The following year 3 queens died in another yard. Going over the notes from the previous year we discerned that the honey from the deadout hive that was fed to those in the other apiary was the reason the queens didn’t survive  



V. Chelating minerals needed for the immune system - Glyphosate Reduces Nutrient Uptake and Increases Susceptibility to Diseases

Manganese is made available to the plant in most of our farmed soils primarily by the action of soil organisms that can reduce it to a plant available form. The organisms that make manganese available for plants are very sensitive to glyphosate so that their activity drops off rapidly when glyphosate is used. Glyphosate is toxic to many other beneficial microorganisms such as the natural biological controls for diseases, the hormone producers and some synergistic organisms. Thus, glyphosate is a very strong biocide for many of the beneficial organisms and a very potent stimulant for many of those organisms that cause soil-borne diseases of many of our crops.
You can’t kill a plant with glyphosate in sterile soil because it is the stimulation of those disease organisms in the soil that are the actual herbicidal mode of action of glyphosate. What glyphosate does is destroy the natural resistance of plants much like AIDS does to humans so that they will be killed by the plant disease organisms. When glyphosate is applied to plants growing in field soil, those disease organisms rapidly colonize them and bring about that herbicidal mode of action to kill the plants. It only takes 3 or 4 hours for plants to be infected, and death initiated, through that compromised resistance mechanism. The stimulation of disease organisms creates super pathogens that effectively serve as the herbicidal mode of action in a glyphosate modified environment.[16] Micronutrient deficiency is a common condition associated with CCD.
According to Dr. Seneff, Massachusetts Institute of Technology (MIT),
“…genetically engineered corn has been found to contain 13 ppm of glyphosate, compared to zero in non-GMO corn. At 13 ppmGMO corn contains more than 18 times the “safe” level of glyphosate set by the EPA. Organ damage in animals has occurred at levels as low as 0.1 ppm. If that’s not reason enough to become a label reader to avoid anything with corn in it, such as corn oil or high fructose corn syrup, I don’t know what is.”[17]


3 Ways the above actions are creating 3 other scenarios.

1.   Surfactants (detergents) are used with herbicides, fungicides and pesticides.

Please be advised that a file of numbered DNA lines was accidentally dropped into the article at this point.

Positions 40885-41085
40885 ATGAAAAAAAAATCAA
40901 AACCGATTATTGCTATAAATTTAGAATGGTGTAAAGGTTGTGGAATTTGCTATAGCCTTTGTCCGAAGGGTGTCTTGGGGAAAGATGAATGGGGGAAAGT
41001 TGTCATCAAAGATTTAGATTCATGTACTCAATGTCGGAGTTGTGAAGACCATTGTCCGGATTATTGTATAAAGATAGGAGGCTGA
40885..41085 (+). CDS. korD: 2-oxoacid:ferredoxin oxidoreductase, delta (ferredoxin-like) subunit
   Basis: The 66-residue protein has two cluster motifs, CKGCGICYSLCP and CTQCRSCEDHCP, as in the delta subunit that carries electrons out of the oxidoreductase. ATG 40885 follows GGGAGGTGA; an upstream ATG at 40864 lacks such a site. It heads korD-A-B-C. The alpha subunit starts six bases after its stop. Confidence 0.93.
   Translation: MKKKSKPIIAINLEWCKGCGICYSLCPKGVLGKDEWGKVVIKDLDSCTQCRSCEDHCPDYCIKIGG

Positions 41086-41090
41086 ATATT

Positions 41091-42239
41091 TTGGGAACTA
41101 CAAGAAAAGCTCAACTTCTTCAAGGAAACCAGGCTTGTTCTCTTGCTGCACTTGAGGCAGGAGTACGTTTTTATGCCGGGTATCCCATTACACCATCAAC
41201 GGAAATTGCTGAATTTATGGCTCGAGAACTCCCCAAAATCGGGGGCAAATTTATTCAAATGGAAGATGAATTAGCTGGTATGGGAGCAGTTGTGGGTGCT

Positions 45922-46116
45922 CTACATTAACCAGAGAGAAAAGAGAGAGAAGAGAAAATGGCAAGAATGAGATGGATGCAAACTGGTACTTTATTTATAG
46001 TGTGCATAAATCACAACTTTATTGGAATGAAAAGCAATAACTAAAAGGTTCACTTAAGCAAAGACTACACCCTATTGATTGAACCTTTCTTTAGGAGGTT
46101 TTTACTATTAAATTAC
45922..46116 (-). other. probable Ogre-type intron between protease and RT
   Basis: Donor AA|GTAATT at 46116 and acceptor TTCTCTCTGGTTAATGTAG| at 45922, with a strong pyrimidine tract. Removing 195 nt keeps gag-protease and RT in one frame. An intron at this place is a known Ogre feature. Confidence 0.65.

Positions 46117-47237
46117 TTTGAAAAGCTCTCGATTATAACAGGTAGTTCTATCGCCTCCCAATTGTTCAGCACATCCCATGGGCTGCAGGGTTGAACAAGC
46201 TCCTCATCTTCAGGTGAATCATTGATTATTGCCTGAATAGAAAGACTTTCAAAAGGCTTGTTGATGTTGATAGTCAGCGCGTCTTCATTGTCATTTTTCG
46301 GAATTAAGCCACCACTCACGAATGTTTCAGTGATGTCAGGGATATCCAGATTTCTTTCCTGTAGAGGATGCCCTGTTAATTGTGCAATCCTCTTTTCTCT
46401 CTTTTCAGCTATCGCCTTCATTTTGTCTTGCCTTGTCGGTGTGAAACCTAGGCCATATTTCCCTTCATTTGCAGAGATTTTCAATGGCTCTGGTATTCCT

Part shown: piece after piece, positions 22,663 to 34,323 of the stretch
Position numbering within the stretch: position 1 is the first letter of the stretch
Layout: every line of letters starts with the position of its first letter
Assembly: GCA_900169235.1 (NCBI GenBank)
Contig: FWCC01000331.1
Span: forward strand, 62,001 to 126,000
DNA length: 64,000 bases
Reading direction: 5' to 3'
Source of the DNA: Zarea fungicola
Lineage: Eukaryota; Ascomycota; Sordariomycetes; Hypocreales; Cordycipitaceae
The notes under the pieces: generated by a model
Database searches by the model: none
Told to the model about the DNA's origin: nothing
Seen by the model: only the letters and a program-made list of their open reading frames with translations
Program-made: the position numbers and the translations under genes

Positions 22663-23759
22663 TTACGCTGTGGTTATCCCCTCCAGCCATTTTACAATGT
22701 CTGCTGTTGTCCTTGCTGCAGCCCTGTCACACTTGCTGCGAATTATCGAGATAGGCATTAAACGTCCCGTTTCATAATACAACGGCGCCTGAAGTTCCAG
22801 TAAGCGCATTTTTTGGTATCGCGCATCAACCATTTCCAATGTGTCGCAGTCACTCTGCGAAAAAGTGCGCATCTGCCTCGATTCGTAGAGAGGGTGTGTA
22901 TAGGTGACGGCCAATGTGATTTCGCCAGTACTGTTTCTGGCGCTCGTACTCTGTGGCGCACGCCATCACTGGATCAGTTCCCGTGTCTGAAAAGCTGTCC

Surfactants are detergents that adhere to the plant to force it to open its cells to the chemicals sprayed with the surfactant.
 The combination of the surfactant and glyphosate leads to mitochondrial damage, apoptosis, and necrosis, under conditions where neither substance working alone achieved this effect.[18]

2.   Neonicotinoids, glyphosate, and surfactants create weak immune systems in the honeybee colony. A weak immune system allows bacterial, fungal, and viral diseases, i.e.: nosema, winged virus, IBDS, EFB, etc. to take over the hive.
3.   There are about 17 generations of brood hatched during a single annual cycle. Each generation is getting weaker from queens and drones affected by chemicals, with the weakness passing down to each generation.

We already have a weak gene pool with limited genetic diversity available because there are so few commercial queen rearers in the US.


What can we do?

1.   If you suspect you have residual glyphosate sprays, you can apply 100-500 pounds of calcium sulfate (gypsum powder) per acre. Not only is it a fertilizer and breaks up clay soil, the gypsum will unlock the minerals tied up by glyphosate’s chelation process.
2.   Plant high nutrient efficient floras containing the minerals lacking in the Roundup® affected plants and soil. For specific nutrient enhancement, you can plant: [19]

a.  Calcium: Alfalfa, Almonds, Amaranth, Angelica, Anise, Apple, Apricot, Asparagus, Avocado, Banana, Basil, Beans, Beetroot, Blackberry, Black Cohosh, Blue Cohosh, Beetroot, Borage, Brazil nuts, Broccoli, Brussels Sprouts, Burdock, Carob, Carrot, Cabbage, Celery, Chamomile, Cayenne, Celery, Chervil, Chickweed, Chicory, Comfrey, Cramp Bark, Cucumber, Damiana, Dandelion, Dates, Dulse, Elder, Eyebright, Fennel, Fenugreek, Figs, Flaxseed, Garlic, Ginger, Ginseng, Goldenseal, Hazelnuts, Hops, Horseradish, Horsetail, Irish Moss, Lemongrass, Marshmallow, Mustard greens, Lemongrass, Lettuce, Mango, Mistletoe, Mullein, Mustard, Nettle, Nuts, Oats, Orange, Paprika, Parsley, Passion fruit, Peach, Pears, Peas, Peppermint, Pineapple, Plantain, Pokeweed, Potato, Prune, Raspberry, Red Clover, Rosehips, Rosemary, Rhubarb, Rocket, Rosehip, Sage, Sarsaparilla, Sesame seeds, Shepherds Purse, Sheep Sorrel, Slippery Elm, Spinach, Strawberry, Soy products, Sunflower seeds, Tomato, Turnip greens, Valerian. Vervain, Violet leaves, Watercress, White Oak bark, Yarrow, Yellow Dock, Zucchini comfrey, red raspberries, mullein, etc. In nature, it is a characteristic trait for any plant leaf feeling hairy to the touch to contain calcium.